Although its strong economic growth trajectory has temporarily slowed due to the COVID-19 pandemic, Iceland nevertheless remains favorably positioned for the waves of international spending and investment forecast for the post-vaccine world.
Famous for its incredible landscapes and rich fishing waters, the country of 360,000 people has embraced sustainability and innovation to maximize the opportunities generated by its natural resources.
Tourism and fisheries are key sources of foreign exchange earnings, but the renewable energies and creative industries are growing and attracting attention and investment in various sectors, including from its single largest trading partner and investor: the U.S.
“We have had more stability in recent years, and this will hopefully create more opportunities,” says Bjarni Benediktsson, Minister of Finance and Economic Affairs. “We have valuable resources that the world is on the look out for at the moment, such as clean water and sustainable energy production. We are seeing an increase in foreign direct investment in Iceland and hope we will continue to develop our business relationship with the U.S.”
Dedicated to innovation and sustainability in the country’s energy sector, HS Orka is an important provider of clean energy – more than a quarter of the national electricity supply comes from geothermal power – to Iceland’s growing needs and a leader in geothermal research. An authority in its field, HS Orka has developed state-of-the-art heat exchange technology utilizing existing plants and resources, with a 30MW expansion project of a facility launched recently.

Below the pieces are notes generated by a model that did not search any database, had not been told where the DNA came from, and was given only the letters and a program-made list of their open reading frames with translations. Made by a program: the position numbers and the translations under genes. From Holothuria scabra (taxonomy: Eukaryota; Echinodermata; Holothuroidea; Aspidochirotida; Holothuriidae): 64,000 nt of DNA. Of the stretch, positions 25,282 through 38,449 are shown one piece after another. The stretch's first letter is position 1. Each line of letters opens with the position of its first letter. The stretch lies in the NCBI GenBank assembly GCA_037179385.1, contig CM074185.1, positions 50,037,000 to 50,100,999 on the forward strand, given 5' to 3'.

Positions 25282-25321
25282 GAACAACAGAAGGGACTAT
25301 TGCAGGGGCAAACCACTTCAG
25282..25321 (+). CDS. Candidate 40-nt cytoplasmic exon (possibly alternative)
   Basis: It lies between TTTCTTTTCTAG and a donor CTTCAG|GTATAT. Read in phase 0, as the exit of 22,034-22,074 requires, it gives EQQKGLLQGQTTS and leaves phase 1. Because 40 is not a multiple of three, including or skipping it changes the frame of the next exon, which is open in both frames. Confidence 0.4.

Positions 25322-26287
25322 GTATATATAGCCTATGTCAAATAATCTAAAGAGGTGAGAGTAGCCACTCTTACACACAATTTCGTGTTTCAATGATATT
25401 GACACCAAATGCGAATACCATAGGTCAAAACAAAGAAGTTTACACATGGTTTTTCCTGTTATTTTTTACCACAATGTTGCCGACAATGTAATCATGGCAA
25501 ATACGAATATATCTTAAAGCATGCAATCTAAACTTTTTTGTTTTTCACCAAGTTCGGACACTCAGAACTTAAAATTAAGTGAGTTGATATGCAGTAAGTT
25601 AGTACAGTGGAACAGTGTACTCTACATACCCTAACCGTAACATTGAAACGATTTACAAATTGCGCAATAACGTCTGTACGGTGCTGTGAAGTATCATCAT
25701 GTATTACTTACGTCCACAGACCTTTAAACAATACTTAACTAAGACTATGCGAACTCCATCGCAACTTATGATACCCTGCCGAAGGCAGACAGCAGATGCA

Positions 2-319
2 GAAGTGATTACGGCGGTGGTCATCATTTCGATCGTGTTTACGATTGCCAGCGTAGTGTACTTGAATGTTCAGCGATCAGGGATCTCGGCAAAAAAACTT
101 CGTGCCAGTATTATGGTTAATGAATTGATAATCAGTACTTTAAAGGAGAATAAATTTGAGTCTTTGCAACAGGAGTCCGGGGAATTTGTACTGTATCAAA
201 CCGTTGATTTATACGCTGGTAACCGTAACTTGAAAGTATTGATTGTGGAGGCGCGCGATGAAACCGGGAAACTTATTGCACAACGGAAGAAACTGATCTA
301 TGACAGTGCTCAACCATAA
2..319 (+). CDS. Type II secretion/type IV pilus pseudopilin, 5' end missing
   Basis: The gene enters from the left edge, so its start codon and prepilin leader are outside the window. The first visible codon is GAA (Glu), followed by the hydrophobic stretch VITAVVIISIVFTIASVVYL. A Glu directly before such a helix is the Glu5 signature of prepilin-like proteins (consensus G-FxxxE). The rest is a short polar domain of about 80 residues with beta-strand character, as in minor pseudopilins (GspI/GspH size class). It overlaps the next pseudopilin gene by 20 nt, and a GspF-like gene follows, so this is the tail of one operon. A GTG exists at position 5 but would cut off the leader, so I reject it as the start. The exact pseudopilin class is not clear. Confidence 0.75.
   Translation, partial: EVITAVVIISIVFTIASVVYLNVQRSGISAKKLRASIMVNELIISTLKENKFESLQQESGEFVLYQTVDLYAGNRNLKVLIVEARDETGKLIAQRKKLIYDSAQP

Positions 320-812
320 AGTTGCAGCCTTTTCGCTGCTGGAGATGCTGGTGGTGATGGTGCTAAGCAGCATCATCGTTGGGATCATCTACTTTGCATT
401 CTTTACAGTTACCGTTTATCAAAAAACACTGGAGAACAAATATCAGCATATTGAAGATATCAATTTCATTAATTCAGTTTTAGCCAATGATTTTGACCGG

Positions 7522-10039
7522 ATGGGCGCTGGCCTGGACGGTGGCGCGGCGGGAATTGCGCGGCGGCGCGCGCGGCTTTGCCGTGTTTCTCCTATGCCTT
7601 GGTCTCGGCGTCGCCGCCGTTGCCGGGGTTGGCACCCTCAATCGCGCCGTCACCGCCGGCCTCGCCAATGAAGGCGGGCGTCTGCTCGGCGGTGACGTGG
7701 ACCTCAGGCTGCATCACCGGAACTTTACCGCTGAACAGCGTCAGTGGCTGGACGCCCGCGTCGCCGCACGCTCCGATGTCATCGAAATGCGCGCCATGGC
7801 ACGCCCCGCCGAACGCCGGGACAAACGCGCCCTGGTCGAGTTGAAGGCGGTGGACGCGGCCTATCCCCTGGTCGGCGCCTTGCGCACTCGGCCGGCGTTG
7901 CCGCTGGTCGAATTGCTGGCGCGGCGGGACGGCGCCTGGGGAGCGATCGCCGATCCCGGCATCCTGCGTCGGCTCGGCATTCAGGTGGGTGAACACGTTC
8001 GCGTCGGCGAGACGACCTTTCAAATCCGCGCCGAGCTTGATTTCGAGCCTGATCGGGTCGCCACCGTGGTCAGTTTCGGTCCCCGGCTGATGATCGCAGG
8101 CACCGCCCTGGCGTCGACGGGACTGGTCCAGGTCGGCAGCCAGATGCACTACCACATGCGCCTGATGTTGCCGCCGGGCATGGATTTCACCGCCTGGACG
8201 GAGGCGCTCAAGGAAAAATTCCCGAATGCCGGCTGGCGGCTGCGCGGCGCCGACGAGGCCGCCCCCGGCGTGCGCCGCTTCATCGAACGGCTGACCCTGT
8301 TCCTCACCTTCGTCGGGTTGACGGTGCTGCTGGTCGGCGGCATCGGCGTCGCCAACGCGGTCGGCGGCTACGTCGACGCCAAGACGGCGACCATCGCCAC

One asset that helps HS Orka stand out from the crowd is the Resource Park, billed as “sustainability in action”. HS Orka’s geothermal power plants deliver multiple resource streams to businesses close to Reykjavik, with the enterprise having placed sustainability at its core long before it became a buzzword.
“We have a number of projects, especially in the food sector, like fish farming and greenhouses,” says CEO Tómas Már Sigurðsson. “We see great interest and opportunities in hydrogen production, or other power-to-gas production. We are utilizing the CO² from our plant and have a special focus on algae farming.”
Another very successful Icelandic company flying the flag for sustainability and the fight against climate change is Carbfix. The firm is developing innovative solutions like capturing CO² and injecting it at selected geological sites – where it turns to stone in two years – to reduce harmful emissions. Founded in 2007, Carbfix is also the poster child for successful collaboration between industry and academia, and is open to dialogue with external investors looking to explore potential opportunities.
In 2020, the award-winning company became a subsidiary of Reykjavík Energy (OR), as Dr. Edda Sif Pind Aradóttir, CEO of Carbfix, explains. “The aim of separating Carbfix operations from the core activities of OR are to further support climate action by providing interested parties the opportunity to reduce their carbon footprint. Our method has tremendous potential to grow fast on a global scale and we have seen greater interest in the Carbfix method to carbon disposal.”